Negative effects of macrophages on responsiveness to chemotherapy are also well documented, mainly in preclinical models. The mechanisms outlined for TAM-mediated chemoresistance are often direct consequence of the most peculiar features of macrophages, namely orchestrating an immunosuppressive response, tissue-repair related functions and nourishment of tumor cells. In line with this, depletion of TAMs via anti-CSF1 antibodies resulted in enhanced chemosensitivity in a combinatorial chemotherapeutic approach in human breast cancer xenografts (25). Multiple mechanisms mediated the enhanced chemosensitivity induced by depletion of TAMs, including suppression of genes involved in chemoresistance of tumor cells and downregulation of metalloproteases contributing to tumor matrix remodeling. This evidence strongly shows the potent contribution of macrophages to tumor growth and how this can be detrimental in chemotherapeutic regimens. In a similar manner, macrophage depletion in a murine model of breast cancer was found to increase responsiveness to paclitaxel (PTX) treatment. The damage induced by PTX treatment, in fact, increased the recruitment of immunosuppressive myeloid cells, hampering the adaptive antitumor immune response (26). Other mechanisms of TAMs fostering chemoresistance involve the release of factors, such as Cathepsin B, that protect cancer cells from chemotherapy-related cytotoxicity (27), or the release of survival signals for cancer stem cells, such as milk fat globule-epidermal growth factor 8 protein (MFG-E8), limiting the effect of cisplatin on colon and lung cancer cells (28). Moreover, targeting the pro-angiogenic features of TAMs, decreasing the expression of vascular endothelial growth factor (VEGF) or placental growth factor (PlGF), resulted in ameliorated delivery of chemotherapeutic agents by improving vascular leakiness (29, 30). In colorectal cancer, the role of TAMs is still controversial. In a recent paper, macrophage infiltration associated with chemoresistance of colon cancer cell lines to 5-florouracil via the production of IL6 by TAMs which, acting on the IL6R/STAT3 axis in tumor cells, inhibited the tumor suppressor miR-204-5p (31).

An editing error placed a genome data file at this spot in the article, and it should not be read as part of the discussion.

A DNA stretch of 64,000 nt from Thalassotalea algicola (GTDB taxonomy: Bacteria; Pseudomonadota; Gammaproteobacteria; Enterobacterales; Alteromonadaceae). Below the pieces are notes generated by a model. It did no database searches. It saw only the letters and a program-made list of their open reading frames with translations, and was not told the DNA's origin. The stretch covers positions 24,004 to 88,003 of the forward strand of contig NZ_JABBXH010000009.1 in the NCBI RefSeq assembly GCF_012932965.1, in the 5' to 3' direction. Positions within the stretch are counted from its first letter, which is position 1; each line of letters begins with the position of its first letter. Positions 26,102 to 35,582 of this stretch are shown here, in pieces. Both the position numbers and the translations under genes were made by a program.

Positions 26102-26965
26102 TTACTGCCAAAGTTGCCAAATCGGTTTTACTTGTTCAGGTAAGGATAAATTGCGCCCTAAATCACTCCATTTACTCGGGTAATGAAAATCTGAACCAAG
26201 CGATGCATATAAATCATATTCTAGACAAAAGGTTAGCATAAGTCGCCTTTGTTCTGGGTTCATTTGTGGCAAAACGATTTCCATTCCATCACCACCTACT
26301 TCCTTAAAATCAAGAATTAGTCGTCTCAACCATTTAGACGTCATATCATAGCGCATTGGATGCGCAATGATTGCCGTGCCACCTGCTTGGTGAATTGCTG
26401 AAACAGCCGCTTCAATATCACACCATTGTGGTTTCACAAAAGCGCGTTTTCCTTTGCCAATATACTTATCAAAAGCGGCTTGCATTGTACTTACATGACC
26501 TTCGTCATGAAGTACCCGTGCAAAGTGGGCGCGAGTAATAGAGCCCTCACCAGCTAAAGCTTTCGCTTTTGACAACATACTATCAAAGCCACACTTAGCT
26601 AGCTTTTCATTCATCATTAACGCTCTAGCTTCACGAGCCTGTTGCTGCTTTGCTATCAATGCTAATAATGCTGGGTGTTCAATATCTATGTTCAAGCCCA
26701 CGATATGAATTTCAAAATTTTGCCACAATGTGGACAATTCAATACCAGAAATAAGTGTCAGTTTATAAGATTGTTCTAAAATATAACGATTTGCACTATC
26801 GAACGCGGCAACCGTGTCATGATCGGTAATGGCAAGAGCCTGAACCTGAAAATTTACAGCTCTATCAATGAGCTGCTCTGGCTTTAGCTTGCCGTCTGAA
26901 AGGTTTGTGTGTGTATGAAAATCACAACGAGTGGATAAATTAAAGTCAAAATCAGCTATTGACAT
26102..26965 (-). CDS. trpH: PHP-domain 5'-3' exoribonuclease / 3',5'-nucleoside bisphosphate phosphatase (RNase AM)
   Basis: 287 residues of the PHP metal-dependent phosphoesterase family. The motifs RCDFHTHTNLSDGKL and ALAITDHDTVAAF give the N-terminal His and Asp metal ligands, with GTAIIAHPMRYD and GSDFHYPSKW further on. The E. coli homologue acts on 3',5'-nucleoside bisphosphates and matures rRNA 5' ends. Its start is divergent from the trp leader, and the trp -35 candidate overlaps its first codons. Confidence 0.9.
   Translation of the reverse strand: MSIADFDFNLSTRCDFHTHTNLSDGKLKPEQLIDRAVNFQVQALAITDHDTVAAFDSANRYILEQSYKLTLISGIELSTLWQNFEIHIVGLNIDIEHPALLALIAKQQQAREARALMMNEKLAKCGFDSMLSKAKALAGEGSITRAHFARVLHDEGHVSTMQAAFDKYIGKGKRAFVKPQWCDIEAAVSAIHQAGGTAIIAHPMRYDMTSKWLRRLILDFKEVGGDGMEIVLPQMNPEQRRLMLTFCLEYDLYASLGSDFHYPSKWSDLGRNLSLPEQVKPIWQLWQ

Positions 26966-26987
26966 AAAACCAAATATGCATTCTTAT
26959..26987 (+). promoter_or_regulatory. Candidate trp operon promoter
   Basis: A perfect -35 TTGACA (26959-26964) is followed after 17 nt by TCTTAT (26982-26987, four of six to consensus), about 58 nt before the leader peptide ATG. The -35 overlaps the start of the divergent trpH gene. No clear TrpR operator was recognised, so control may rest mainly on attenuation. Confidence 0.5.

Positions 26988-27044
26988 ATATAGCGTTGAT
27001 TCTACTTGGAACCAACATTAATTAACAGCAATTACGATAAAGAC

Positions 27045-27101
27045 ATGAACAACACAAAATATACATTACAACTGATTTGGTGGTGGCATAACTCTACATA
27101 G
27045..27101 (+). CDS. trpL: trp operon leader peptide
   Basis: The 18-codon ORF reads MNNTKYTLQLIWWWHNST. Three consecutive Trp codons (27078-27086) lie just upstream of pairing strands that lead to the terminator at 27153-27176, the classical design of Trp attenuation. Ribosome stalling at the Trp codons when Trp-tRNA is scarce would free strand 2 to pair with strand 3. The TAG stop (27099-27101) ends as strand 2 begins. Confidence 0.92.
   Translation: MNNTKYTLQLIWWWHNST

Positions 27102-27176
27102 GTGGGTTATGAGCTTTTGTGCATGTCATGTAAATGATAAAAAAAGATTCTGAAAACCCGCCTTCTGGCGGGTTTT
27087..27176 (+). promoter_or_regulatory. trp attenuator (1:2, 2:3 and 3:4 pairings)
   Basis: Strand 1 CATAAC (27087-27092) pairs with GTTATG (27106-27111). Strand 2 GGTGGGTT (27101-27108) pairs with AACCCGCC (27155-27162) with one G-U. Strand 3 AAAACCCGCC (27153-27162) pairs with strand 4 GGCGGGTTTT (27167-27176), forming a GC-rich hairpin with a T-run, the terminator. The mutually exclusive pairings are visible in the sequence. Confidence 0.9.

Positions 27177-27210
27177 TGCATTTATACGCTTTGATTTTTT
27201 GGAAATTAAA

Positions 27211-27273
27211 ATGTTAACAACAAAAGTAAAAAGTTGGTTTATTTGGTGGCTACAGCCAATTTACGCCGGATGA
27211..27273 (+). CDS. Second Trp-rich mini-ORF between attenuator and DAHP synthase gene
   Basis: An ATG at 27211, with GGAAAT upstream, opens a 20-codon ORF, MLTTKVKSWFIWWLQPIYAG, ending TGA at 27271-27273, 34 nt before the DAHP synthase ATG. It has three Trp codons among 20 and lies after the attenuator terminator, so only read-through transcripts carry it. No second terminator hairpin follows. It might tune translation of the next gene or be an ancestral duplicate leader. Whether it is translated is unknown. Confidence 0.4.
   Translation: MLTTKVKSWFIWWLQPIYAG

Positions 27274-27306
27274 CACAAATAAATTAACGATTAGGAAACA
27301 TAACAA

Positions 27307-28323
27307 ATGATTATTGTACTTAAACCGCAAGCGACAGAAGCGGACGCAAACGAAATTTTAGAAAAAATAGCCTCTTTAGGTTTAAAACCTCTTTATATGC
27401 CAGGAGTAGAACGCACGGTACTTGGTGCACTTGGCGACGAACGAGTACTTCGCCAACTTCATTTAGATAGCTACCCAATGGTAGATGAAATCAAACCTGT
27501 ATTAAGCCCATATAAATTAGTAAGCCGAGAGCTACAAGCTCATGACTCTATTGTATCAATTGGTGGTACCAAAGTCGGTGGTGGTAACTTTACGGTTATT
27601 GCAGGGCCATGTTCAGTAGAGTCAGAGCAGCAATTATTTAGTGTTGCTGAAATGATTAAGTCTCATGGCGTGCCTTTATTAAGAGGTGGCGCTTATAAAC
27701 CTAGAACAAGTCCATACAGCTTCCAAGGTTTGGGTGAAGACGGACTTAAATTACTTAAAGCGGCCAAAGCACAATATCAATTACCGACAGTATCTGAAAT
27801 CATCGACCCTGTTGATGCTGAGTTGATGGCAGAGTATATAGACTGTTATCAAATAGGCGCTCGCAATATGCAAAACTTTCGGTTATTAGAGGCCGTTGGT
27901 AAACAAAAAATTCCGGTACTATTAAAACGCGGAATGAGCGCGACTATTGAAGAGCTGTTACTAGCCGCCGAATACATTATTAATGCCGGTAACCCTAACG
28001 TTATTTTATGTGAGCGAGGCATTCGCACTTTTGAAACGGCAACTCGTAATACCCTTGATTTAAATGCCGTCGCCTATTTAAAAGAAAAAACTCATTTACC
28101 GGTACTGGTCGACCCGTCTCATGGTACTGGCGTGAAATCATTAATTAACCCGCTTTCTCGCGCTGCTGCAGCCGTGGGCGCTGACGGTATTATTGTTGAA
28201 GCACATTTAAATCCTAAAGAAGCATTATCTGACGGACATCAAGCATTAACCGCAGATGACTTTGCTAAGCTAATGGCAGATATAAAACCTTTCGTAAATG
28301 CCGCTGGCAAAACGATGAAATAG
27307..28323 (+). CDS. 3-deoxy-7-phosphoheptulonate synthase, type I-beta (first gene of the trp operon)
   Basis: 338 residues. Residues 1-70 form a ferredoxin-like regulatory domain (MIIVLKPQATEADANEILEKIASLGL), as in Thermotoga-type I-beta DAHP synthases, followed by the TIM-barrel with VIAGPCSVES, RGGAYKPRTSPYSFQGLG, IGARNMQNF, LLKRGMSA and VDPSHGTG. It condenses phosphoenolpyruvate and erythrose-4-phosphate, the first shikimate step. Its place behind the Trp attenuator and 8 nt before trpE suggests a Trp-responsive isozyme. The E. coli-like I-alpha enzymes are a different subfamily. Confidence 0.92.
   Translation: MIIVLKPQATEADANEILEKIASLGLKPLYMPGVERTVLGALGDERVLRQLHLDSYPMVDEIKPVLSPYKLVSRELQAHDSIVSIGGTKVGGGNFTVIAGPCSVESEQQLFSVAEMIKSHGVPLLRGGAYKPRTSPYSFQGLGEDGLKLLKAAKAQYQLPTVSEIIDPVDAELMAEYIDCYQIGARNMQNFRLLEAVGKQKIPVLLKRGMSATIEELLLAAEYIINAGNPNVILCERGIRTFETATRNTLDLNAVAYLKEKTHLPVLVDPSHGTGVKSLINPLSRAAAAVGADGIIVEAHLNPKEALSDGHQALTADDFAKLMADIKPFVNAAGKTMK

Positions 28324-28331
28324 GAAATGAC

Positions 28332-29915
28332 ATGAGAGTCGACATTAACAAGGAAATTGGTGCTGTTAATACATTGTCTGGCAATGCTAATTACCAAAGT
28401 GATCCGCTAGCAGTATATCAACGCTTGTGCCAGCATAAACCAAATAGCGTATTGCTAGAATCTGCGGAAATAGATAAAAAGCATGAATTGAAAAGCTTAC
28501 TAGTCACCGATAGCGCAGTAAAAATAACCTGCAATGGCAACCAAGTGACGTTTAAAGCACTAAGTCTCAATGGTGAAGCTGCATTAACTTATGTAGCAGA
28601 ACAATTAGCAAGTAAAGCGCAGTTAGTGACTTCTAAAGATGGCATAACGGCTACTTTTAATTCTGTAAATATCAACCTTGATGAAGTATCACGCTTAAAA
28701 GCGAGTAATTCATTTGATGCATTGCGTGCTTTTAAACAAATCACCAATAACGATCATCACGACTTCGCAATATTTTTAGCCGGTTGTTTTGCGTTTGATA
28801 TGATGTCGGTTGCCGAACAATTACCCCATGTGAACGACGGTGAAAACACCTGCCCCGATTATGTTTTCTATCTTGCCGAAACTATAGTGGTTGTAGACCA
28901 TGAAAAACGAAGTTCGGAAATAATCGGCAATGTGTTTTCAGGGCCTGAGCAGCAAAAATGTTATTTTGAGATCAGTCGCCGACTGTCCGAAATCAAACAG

Important and divergent interactions between macrophages and anticancer therapies have been shown also for radiotherapy regimens (32, 33), although molecular mediators of immunogenic cell death and type of myeloid cell activation can significantly vary compared to the ones induced by chemotherapy. Besides hitting tumor cells, in fact, radiation therapy profoundly affects the composition of the tumor microenvironment, inducing important modifications that can affect the overall type of immune response. Among others, the induction of transforming growth factor beta (TGFβ) by radiation therapy (34) holds a key role in the immunosuppressive polarization of macrophages. Also, the influx of tumor-infiltrating myeloid cells, including TAMs and myeloid derived suppressor cells, after radiotherapy has been shown to drive a fibrotic reaction that can promote tumor recurrence (35); administration of a selective inhibitor of CSF-1R has been shown to block this fibrotic reaction.

However, macrophages might be involved in the systemic “abscopal” effect induced by radiotherapy, a condition that is sometimes observed in patients when tumor regression occurs at sites distant from the irradiated lesions. The systemic reprogramming of the anti-tumor immune response induced by radiotherapy is more frequently ascribed to the antigen-presenting capability of dendritic cells, while macrophages have been more implicated as a hindrance to the radiation-induced immunity (36). However, reports have shown that neoadjuvant low-dose irradiation can elicit immunostimulatory macrophage functions, by programming the differentiation of NOS1+ M1 macrophages in human pancreatic adenocarcinoma (32, 33). Collectively, macrophages have the potential to both reduce and magnify the efficacy of radiotherapy depending on the context.